Managing Your Brand with Innovative Content
Joel Pattison shares examples of innovative ways institutions use content to reveal their brands.
“Brand management” is a simple phrase that obscures a great deal of complexity. Why is brand management so complicated? In part, because brand is what you stand for in the minds of the people you wish to reach, influence, and move to action. In other words, you’re managing something that exists inside the heads of individual people.
That’s no simple task; effectively shaping people’s perceptions about your brand requires a variety of strategies and tactics. A deliberate approach to your content is one way to make sure you’re communicating the right brand messages, to the right audiences, at the right times. Let’s look beyond some of the usual content strategies and dive into four examples of innovative ways education institutions use content to reveal their brands.
Loyola Marymount University: Degree Programs Front and Center
One of the first questions prospective students ask about an institution is “Do they have my major?” You have an opportunity to educate and influence website visitors while presenting them with an answer to this question. Loyola Marymount University created a “degree finder” which is both functional (searchable, sortable, etc.), and an excellent source of brand-based content. Visitors can browse programs, read descriptions, and view photography without ever leaving the program finder page. LMU communicates the breadth, depth, and quality of it’s academic programs in the same space it uses to answer visitors’ most common question.
Colorado State University: Reddit
Focusing on a specific area of academic strength or faculty expertise is often part of university brand platforms. Those of us in the marketing field understand the challenge of finding truly interesting, concise content to convey this kind of expertise. Colorado State University solved this problem by highlighting prominent faculty research through a Reddit AMA (Ask Me Anything). Professor Temple Grandin, a world-renowned animal research expert and autism advocate, participated in an AMA garnering over 800 questions in 2014. The University heavily promoted the AMA before and after the event on its website and social channels. Using social media to actively engage audiences around faculty expertise is novel — and a highly effective way to influence people’s perceptions about the strength and value of an institution’s research.
University of North Carolina School of the Arts (UNCSA): Information Architecture
Information architecture (IA) and the resulting navigation pathways get visitors from where they are on your website to the content they wish to find. But navigation pathways can also show visitors things you’d like them to notice (and be influenced by) along the way. UNCSA uses navigation labels to communicate fundamental facts about the institution — namely the topics they teach and the different levels of instruction they offer. Prior to their most recent website redesign, audiences sometimes expressed confusion about whether UNCSA was a high school, a college, or a graduate school. The global navigation of uncsa.edu instantly communicates these different education levels to website visitors and clarifies the institution’s market position (while simultaneously creating a highly navigable site).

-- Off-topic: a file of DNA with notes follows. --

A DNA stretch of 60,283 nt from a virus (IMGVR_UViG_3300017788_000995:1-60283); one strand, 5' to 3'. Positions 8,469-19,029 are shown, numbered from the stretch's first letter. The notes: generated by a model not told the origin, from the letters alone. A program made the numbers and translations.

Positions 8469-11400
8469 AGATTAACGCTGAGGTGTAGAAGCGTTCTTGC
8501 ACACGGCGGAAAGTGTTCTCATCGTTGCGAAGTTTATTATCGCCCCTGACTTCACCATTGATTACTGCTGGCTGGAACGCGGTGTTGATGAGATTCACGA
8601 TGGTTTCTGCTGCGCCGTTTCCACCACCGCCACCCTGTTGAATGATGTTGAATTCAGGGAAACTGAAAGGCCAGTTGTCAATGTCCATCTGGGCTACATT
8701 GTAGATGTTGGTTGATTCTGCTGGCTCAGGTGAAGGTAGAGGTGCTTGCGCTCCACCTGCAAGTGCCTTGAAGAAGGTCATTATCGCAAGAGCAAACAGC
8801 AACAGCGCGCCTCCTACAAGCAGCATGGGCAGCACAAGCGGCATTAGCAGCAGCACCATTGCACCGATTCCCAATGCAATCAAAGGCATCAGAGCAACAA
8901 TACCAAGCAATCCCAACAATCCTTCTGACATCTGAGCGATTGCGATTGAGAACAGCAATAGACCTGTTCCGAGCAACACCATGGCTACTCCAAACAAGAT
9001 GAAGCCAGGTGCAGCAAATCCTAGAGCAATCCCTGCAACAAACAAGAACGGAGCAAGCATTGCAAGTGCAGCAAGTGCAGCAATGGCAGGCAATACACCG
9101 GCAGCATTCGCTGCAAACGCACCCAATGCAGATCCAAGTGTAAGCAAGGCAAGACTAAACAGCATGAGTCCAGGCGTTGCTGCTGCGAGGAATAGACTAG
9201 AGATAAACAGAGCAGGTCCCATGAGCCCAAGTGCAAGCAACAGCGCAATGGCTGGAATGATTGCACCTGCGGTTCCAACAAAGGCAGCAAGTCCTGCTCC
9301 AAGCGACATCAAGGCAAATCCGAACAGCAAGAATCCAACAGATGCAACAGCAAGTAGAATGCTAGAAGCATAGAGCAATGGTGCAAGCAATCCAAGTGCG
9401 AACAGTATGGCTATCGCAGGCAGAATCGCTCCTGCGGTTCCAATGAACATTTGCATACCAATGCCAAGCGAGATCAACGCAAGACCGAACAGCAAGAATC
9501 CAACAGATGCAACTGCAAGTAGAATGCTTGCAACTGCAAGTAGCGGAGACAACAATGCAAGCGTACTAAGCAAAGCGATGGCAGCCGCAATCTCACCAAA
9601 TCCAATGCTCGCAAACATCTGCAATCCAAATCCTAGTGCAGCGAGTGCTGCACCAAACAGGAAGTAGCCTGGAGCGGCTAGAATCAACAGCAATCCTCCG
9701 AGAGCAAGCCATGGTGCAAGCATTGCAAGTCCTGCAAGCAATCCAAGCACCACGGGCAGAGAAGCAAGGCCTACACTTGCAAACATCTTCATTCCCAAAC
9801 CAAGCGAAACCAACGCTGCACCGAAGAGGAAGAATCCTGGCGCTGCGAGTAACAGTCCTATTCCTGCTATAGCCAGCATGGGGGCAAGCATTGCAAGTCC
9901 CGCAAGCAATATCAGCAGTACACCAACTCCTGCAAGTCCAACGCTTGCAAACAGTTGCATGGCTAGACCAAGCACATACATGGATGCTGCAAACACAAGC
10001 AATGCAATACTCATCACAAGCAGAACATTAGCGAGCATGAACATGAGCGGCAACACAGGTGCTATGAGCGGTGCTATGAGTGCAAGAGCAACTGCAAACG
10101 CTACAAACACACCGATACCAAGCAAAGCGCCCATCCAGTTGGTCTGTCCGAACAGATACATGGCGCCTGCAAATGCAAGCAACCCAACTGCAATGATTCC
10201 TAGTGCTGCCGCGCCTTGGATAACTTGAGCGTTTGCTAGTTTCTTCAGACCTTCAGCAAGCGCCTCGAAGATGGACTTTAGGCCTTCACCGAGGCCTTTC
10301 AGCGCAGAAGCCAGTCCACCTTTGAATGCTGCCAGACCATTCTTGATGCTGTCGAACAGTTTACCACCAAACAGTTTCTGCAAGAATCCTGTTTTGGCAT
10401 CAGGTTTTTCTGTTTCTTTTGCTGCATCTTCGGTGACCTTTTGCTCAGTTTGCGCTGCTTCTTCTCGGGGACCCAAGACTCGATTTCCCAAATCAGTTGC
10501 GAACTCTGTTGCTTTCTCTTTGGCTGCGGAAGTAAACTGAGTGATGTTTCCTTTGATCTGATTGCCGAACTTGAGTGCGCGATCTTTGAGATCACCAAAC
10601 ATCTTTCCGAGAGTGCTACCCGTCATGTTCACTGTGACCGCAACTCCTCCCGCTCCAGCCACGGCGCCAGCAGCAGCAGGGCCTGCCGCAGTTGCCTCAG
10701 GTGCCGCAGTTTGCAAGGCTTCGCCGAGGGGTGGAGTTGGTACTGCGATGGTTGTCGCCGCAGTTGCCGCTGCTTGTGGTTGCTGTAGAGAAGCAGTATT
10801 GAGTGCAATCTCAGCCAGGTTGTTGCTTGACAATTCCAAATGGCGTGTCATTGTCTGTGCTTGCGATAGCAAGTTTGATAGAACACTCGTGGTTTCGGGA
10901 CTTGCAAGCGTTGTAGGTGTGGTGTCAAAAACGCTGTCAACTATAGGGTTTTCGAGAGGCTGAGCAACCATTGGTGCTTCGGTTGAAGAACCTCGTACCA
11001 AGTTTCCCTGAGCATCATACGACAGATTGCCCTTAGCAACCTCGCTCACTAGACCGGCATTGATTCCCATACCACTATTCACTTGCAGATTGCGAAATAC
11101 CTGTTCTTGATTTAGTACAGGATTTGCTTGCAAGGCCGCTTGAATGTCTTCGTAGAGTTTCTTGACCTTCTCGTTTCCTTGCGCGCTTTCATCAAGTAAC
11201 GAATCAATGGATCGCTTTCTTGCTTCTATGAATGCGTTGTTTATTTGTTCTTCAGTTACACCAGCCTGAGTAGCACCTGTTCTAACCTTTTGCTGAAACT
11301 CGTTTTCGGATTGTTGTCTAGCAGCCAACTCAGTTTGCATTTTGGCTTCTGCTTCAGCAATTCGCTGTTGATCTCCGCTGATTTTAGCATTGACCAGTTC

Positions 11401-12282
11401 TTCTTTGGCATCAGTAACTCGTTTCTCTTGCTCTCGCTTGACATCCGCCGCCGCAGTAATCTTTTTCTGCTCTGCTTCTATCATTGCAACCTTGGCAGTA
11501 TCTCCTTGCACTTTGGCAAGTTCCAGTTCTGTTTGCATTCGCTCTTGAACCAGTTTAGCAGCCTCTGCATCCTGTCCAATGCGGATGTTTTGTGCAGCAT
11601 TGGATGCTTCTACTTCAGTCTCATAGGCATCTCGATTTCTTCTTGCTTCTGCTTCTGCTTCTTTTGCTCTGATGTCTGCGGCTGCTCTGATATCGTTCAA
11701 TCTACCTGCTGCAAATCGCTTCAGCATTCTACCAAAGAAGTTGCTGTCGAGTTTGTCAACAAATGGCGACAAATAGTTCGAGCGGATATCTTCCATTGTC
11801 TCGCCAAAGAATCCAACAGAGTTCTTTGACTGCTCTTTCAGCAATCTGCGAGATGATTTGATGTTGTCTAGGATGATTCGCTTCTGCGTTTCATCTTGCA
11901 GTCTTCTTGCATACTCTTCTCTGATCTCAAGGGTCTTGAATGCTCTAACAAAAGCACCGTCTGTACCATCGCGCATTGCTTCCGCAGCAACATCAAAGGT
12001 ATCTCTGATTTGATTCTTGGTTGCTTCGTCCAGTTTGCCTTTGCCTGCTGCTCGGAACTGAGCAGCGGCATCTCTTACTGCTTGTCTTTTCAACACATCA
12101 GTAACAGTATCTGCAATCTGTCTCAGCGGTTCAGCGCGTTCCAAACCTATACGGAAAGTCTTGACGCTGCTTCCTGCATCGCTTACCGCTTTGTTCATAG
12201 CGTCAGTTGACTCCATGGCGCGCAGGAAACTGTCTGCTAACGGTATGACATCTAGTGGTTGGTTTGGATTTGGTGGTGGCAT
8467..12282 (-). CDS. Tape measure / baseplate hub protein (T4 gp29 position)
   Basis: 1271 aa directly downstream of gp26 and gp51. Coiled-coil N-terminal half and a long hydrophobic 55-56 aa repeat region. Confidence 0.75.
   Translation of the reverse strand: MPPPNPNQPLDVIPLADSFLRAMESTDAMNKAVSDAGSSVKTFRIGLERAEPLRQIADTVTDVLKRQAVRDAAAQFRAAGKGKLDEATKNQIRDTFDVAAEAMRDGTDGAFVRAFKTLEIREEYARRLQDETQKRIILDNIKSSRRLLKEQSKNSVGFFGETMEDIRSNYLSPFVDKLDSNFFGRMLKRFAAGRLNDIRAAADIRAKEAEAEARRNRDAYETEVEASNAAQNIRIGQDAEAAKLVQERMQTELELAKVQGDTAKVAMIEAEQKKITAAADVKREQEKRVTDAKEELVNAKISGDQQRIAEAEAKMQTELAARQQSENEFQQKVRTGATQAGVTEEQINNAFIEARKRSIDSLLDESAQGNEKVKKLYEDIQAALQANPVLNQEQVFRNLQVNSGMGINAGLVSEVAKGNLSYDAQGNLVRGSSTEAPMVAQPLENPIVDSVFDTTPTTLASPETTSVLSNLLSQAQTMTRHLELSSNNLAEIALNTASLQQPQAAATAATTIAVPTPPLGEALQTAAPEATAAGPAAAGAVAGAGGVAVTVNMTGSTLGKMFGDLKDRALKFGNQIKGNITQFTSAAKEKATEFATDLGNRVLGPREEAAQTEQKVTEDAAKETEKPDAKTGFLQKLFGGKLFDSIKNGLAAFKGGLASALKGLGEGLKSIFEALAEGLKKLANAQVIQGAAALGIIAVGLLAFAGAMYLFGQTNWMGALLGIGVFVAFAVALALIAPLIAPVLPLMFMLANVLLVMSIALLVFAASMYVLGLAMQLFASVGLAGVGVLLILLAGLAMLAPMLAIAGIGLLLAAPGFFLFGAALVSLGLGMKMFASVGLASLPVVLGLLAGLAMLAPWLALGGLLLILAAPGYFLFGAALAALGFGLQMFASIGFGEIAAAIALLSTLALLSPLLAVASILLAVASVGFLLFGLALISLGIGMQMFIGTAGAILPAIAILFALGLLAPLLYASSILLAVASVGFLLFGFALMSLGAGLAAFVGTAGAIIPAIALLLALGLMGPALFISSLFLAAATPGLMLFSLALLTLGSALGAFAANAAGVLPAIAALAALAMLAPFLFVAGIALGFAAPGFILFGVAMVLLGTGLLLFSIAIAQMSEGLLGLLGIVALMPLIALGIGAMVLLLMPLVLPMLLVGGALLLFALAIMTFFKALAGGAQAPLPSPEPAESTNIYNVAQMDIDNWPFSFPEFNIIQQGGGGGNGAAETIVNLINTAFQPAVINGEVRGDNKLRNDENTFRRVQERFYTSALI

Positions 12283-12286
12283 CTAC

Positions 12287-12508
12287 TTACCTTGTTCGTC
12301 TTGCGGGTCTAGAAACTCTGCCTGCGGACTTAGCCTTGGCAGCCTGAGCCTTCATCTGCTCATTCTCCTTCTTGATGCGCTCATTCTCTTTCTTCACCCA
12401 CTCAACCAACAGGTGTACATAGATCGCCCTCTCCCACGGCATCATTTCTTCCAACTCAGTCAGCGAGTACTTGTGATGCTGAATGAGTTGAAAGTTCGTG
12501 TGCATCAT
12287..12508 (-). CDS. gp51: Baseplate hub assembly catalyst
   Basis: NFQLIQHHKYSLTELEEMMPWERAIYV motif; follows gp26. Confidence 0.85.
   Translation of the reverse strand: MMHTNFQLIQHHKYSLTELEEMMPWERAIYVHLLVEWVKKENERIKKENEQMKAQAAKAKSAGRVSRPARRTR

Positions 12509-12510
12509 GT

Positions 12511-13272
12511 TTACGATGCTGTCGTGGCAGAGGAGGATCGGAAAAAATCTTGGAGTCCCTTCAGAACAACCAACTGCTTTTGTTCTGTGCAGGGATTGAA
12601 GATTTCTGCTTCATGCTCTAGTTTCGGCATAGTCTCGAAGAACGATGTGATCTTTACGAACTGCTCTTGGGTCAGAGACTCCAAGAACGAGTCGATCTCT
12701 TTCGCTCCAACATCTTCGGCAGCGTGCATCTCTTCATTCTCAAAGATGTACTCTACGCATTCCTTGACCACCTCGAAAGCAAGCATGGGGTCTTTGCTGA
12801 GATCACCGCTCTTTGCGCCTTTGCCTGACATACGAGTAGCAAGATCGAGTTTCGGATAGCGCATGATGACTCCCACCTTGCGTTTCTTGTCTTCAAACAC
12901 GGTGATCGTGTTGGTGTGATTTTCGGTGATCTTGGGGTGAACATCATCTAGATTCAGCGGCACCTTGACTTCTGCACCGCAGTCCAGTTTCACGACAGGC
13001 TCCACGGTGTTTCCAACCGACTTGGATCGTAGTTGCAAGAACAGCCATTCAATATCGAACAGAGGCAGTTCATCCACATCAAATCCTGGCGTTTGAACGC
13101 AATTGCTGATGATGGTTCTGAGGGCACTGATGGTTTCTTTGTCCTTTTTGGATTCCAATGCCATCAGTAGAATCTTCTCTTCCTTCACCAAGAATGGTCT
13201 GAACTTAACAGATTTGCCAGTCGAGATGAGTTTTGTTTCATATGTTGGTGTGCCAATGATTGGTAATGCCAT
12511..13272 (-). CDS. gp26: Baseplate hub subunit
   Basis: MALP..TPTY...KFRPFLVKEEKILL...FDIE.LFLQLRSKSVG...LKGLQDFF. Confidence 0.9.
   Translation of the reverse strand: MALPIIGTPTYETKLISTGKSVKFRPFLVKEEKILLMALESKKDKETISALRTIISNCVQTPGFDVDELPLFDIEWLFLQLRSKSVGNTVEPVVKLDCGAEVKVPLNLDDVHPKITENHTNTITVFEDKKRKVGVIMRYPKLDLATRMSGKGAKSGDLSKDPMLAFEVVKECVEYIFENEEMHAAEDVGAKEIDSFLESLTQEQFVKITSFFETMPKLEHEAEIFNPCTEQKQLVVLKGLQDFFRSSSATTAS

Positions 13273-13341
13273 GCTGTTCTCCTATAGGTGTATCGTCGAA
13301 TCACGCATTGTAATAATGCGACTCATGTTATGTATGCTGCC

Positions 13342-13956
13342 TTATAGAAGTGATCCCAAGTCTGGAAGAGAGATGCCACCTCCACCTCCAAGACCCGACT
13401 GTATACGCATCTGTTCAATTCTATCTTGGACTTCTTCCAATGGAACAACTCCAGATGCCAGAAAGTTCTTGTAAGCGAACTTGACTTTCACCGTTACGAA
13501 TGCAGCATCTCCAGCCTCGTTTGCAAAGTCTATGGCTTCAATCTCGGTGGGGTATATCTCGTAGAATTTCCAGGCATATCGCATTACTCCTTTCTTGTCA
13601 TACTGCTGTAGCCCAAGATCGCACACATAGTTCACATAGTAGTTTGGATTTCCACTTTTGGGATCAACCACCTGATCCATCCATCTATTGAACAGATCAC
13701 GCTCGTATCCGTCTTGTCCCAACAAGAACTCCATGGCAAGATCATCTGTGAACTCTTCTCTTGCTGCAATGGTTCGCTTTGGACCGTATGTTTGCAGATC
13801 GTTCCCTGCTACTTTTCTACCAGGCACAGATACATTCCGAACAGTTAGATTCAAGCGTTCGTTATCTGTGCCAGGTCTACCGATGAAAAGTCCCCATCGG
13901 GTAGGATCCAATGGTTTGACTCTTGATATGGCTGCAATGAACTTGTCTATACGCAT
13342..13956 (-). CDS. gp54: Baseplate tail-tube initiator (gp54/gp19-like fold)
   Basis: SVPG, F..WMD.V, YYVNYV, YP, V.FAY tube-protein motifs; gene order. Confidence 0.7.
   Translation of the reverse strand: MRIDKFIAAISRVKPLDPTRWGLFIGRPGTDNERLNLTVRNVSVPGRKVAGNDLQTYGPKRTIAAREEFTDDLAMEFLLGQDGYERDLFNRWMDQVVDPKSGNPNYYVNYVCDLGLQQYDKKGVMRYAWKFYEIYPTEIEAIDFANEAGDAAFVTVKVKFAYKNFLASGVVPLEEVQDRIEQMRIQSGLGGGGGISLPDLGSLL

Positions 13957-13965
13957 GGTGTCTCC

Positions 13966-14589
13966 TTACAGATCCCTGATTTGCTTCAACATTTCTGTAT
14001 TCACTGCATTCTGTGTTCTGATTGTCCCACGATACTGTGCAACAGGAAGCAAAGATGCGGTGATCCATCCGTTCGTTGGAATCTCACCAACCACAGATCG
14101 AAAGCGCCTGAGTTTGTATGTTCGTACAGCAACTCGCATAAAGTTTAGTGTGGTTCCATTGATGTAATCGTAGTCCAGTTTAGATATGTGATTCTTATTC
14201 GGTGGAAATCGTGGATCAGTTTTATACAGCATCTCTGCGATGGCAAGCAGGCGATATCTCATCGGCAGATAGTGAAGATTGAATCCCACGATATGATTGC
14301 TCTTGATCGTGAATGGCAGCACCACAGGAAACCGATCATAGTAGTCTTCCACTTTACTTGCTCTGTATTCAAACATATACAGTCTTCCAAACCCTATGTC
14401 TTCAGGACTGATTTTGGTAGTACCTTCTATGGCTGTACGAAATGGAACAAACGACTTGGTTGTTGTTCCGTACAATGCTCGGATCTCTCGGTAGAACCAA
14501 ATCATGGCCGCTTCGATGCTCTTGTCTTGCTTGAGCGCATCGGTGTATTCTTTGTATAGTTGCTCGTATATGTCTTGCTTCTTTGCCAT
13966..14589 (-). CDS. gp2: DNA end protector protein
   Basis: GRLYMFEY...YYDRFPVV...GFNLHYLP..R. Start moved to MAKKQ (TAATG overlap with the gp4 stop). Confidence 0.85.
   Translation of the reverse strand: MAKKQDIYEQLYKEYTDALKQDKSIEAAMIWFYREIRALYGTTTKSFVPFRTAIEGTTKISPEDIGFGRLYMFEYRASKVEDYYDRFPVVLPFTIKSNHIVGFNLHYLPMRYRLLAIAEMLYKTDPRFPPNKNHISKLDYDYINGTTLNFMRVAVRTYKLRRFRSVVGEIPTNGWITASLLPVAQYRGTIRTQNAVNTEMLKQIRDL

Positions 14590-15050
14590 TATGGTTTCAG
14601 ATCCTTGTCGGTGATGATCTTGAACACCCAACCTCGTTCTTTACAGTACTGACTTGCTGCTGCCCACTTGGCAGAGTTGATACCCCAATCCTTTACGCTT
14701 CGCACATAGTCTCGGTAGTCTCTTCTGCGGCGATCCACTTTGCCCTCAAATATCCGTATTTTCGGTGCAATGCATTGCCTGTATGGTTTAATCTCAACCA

University of Michigan College of Engineering: Mobile Application
Effective brand management isn’t just about changing people’s impression of your brand — it’s also about keeping your brand “top-of-mind.” The University of Michigan’s College of Engineering created the “Michigan One Cool Thing” app featuring one interesting piece of scientific or engineering news from anywhere in the world, everyday. By providing one intriguing piece of content each day (and using the app’s push notification to alert users when a new item becomes available), the College of Engineering integrates itself into the daily lives of prospective students, parents and alumni and ensures the brand will remain at the forefront of people’s minds.
Content is a powerful way to influence people’s perceptions of your brand, and unconventional or innovative content strategies are particularly effective at breaking through the noise and reaching the audiences you care most about. Once you’ve finished the hard work of defining your brand position, spend time developing an original content strategy so you can begin educating people about your brand in the real world.
Joel Pattison is director of strategy at mStoner Inc. He helps clients navigate the intersection of content, design and technology to create something great.
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